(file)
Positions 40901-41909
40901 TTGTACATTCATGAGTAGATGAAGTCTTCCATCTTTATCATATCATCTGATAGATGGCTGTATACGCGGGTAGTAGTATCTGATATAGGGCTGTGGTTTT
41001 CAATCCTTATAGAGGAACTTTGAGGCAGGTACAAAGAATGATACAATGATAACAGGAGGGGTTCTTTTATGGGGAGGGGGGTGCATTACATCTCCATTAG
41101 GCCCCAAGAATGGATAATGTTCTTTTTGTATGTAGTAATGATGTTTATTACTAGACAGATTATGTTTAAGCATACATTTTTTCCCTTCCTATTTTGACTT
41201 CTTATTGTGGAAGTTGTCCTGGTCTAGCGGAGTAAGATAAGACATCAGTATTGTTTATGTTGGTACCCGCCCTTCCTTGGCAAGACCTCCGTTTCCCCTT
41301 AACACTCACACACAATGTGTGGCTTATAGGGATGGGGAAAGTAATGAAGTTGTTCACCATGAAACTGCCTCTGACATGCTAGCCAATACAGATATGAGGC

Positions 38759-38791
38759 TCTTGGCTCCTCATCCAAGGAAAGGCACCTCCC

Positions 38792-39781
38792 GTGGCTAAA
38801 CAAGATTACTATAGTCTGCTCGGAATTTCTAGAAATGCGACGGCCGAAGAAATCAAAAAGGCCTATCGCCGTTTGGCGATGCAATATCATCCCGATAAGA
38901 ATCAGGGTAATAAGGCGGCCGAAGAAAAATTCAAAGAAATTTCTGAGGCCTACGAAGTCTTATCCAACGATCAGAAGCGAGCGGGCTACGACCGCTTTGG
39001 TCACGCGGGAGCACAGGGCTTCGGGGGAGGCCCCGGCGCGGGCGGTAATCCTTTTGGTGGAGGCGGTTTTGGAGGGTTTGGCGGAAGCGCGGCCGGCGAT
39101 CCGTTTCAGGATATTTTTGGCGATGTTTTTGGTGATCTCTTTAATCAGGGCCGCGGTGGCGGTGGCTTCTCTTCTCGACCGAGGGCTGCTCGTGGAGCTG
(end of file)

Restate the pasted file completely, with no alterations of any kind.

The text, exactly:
Positions 40901-41909
40901 TTGTACATTCATGAGTAGATGAAGTCTTCCATCTTTATCATATCATCTGATAGATGGCTGTATACGCGGGTAGTAGTATCTGATATAGGGCTGTGGTTTT
41001 CAATCCTTATAGAGGAACTTTGAGGCAGGTACAAAGAATGATACAATGATAACAGGAGGGGTTCTTTTATGGGGAGGGGGGTGCATTACATCTCCATTAG
41101 GCCCCAAGAATGGATAATGTTCTTTTTGTATGTAGTAATGATGTTTATTACTAGACAGATTATGTTTAAGCATACATTTTTTCCCTTCCTATTTTGACTT
41201 CTTATTGTGGAAGTTGTCCTGGTCTAGCGGAGTAAGATAAGACATCAGTATTGTTTATGTTGGTACCCGCCCTTCCTTGGCAAGACCTCCGTTTCCCCTT
41301 AACACTCACACACAATGTGTGGCTTATAGGGATGGGGAAAGTAATGAAGTTGTTCACCATGAAACTGCCTCTGACATGCTAGCCAATACAGATATGAGGC

Positions 38759-38791
38759 TCTTGGCTCCTCATCCAAGGAAAGGCACCTCCC

Positions 38792-39781
38792 GTGGCTAAA
38801 CAAGATTACTATAGTCTGCTCGGAATTTCTAGAAATGCGACGGCCGAAGAAATCAAAAAGGCCTATCGCCGTTTGGCGATGCAATATCATCCCGATAAGA
38901 ATCAGGGTAATAAGGCGGCCGAAGAAAAATTCAAAGAAATTTCTGAGGCCTACGAAGTCTTATCCAACGATCAGAAGCGAGCGGGCTACGACCGCTTTGG
39001 TCACGCGGGAGCACAGGGCTTCGGGGGAGGCCCCGGCGCGGGCGGTAATCCTTTTGGTGGAGGCGGTTTTGGAGGGTTTGGCGGAAGCGCGGCCGGCGAT
39101 CCGTTTCAGGATATTTTTGGCGATGTTTTTGGTGATCTCTTTAATCAGGGCCGCGGTGGCGGTGGCTTCTCTTCTCGACCGAGGGCTGCTCGTGGAGCTG